Biden-McCarthy meeting ends ‘better’ – but with no clear path to deal with

In their first meeting in six days, McCarthy and Biden spoke for more than an hour about remaining sticking points, including impending spending cuts. Now McCarthy has said he and Biden have ordered their negotiators – who already met several hours earlier on Monday – to “work through the night” as they race to a deal before US borrowing power does not run out in 10 days.

“I feel like it’s been productive in professionalism, honesty with each other and a desire to try to find common ground,” McCarthy said. But asked about specifics, such as the GOP’s demand for tougher labor requirements on social programs, McCarthy said, “There’s nothing agreed” — illustrating the gaps that still exist.

Top House Democrats, though they did not attend the meeting, later said they were told it was a helpful discussion from their party’s negotiators. While House Minority Leader Hakeem Jeffries dismissed GOP demands like border wall funding, job demands or a 10-year spending freeze as “unreasonable,” he also acknowledged for the first time Democrats were “willing to discuss freezing spending at current levels.”

“It’s an inherently reasonable position that many in our party might even be uncomfortable with, but President Biden recognizes that we are in a divided government situation,” he said.

To get a deal through both houses of Congress, GOP leaders have said they need to reach a bipartisan tax deal this week so that there is enough time for both houses to pass the measure and the are sending to Biden’s office to avoid a market-crushing debt breach.

In a closed-door meeting with his management team earlier Monday, McCarthy predicted that even if a deal is reached Monday night, it may still be impossible to eliminate him from the House by Thursday. That’s thanks, in part, to one of his wishes from the presidential race: GOP members were promised 72 hours to read the text of any legislation before a vote.

A member of the GOP leadership, who spoke on condition of anonymity, told POLITICO, “I don’t have any firm plans this weekend.”

Biden officials, including Treasury Secretary Janet Yellen, have repeatedly warned that the United States will run out of money to pay its obligations as early as June 1. But there is little certainty around that exact date — which has frustrated many Republicans, especially as other economists predict. a so-called X date closer to June 8. And it all left a sense of unease around the Capitol, where lawmakers are eager to leave town for a week-long Memorial Day vacation on Thursday afternoon.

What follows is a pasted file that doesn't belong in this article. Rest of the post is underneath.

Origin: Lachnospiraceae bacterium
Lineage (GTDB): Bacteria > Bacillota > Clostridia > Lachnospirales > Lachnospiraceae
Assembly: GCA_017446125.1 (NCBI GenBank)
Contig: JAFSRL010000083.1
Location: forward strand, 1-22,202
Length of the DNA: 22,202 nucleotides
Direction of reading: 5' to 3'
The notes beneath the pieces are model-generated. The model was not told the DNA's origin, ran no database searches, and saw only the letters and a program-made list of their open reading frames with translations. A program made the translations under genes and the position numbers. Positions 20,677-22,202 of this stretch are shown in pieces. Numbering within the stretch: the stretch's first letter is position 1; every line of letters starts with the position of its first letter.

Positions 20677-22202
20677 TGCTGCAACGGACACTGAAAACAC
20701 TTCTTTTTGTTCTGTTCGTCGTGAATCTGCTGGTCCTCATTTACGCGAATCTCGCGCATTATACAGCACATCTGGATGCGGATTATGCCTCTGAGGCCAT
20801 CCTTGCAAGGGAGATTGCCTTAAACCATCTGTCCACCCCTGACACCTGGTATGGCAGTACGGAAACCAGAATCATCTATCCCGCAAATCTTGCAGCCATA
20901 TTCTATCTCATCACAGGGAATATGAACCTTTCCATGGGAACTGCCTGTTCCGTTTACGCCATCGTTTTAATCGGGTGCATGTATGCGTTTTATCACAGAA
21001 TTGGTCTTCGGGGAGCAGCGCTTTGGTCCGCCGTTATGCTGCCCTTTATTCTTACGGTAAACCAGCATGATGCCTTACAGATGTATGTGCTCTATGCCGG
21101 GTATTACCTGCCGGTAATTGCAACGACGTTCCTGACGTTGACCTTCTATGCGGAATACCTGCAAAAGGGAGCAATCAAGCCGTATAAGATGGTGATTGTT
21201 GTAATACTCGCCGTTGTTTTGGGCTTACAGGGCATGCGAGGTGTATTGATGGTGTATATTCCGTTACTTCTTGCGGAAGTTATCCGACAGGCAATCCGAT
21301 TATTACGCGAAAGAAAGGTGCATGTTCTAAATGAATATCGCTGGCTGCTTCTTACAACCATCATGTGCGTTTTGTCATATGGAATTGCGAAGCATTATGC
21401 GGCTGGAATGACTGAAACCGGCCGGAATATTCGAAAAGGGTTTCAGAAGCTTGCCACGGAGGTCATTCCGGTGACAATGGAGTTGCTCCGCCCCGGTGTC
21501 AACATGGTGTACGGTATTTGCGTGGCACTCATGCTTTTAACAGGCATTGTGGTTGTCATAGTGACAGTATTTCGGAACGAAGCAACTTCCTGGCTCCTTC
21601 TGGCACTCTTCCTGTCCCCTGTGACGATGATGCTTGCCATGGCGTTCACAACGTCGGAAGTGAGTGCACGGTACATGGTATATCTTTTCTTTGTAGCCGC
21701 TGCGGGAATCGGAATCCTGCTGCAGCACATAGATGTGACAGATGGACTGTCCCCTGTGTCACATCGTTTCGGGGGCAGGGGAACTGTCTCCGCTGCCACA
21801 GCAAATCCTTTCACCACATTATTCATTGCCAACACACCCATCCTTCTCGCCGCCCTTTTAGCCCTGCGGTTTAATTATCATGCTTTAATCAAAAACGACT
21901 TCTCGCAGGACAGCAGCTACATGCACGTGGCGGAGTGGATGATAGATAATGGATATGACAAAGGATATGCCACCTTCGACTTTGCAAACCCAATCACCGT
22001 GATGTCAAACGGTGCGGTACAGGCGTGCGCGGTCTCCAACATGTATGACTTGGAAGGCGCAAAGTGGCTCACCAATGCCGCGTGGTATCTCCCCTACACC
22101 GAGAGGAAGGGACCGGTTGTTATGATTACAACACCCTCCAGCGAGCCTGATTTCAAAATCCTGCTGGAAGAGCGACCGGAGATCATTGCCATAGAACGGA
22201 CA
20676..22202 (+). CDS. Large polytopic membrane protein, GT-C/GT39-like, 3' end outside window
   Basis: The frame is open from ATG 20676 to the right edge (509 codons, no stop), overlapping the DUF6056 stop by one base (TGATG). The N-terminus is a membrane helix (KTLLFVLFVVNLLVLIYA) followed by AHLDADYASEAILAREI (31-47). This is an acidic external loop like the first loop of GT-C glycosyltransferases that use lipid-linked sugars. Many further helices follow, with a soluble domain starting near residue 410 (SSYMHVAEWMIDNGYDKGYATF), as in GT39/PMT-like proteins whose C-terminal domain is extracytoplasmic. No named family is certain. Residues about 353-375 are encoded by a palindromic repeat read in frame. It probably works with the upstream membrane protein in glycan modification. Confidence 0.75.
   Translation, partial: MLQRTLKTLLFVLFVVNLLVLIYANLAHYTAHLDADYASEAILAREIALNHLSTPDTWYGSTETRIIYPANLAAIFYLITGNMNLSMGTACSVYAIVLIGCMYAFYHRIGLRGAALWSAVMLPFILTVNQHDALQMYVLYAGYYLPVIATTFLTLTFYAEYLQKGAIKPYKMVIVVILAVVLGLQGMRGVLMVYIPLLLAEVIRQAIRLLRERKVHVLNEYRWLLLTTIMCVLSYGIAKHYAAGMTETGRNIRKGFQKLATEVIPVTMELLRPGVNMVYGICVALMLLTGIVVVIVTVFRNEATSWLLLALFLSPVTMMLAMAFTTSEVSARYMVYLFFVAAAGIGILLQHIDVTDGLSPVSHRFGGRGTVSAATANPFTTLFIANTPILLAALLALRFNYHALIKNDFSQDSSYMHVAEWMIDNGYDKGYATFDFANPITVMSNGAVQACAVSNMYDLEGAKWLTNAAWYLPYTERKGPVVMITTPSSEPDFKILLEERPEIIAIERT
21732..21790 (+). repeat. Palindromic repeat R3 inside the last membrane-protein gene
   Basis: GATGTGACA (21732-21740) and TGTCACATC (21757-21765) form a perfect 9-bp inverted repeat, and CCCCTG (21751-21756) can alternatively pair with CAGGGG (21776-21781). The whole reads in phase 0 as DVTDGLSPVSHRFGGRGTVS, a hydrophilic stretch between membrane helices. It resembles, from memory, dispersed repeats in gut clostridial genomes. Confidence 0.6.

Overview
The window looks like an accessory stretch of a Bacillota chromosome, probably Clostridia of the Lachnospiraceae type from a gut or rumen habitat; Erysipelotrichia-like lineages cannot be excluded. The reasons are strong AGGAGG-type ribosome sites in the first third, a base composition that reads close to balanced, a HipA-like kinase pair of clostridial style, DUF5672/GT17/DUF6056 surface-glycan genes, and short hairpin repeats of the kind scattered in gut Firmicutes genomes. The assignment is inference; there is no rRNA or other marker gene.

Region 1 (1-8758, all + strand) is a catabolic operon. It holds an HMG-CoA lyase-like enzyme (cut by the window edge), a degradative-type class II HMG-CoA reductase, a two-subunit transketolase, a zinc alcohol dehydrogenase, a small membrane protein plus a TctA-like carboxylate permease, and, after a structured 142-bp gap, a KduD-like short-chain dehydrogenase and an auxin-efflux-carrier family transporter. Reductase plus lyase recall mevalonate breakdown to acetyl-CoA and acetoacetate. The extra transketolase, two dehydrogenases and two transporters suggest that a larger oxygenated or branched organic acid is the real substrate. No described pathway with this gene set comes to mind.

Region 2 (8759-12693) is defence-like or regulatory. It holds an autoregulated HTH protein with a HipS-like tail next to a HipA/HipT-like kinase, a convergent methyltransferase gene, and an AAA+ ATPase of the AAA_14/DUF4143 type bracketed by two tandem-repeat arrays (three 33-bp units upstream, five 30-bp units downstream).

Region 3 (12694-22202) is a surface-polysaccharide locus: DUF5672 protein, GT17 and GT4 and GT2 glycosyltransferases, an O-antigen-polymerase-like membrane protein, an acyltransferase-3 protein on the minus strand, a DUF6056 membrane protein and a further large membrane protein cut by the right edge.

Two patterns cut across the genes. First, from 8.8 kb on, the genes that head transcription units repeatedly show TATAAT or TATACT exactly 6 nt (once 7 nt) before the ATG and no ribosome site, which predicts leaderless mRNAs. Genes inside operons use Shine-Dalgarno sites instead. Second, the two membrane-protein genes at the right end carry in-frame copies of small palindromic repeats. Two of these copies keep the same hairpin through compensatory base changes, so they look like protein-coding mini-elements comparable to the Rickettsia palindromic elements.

Inside the room, McCarthy described the conversation as “professional” and “productive”. In addition to McCarthy, the GOP attendees included House Financial Services Chairman Patrick McHenry (RN.C.), McCarthy Chief Dan Meyer and McCarthy’s senior policy adviser Brittan Specht.

“We had tough meetings, we had tough meetings, this meeting was productive,” said McHenry, who alongside Rep. Garret Graves (R-La.) hunkered down for days in meetings with Richetti, Young, and Terrell.

Biden’s team, meanwhile, consisted of chief of staff Jeff Zients, director of the Office of Management and Budget Shalanda Young, senior adviser Steve Ricchetti and director of the Office of Legislative Affairs Louisa Terrell.

Prior to the meeting, Biden had been optimistic about negotiations with McCarthy, even acknowledging the need to cut spending — something his party’s left has been loath to do.

“We’re optimistic that maybe we can make some progress because we both agree that default isn’t really on the table,” Biden said, noting that they’ve both been focused on a solution. bipartisan – with no real option. “We have to do something here.”

But Biden had also called on both sides to look at “tax loopholes” — something McCarthy appeared to rule out as he spoke after the meeting.

“We don’t look at revenue, and if you think about putting in some kind of tax, that would just hurt our economy,” McCarthy said, calling it a “dumb thing to do” because it would fuel inflation.

Jennifer Haberkorn, Jordain Carney and Nicholas Wu contributed.


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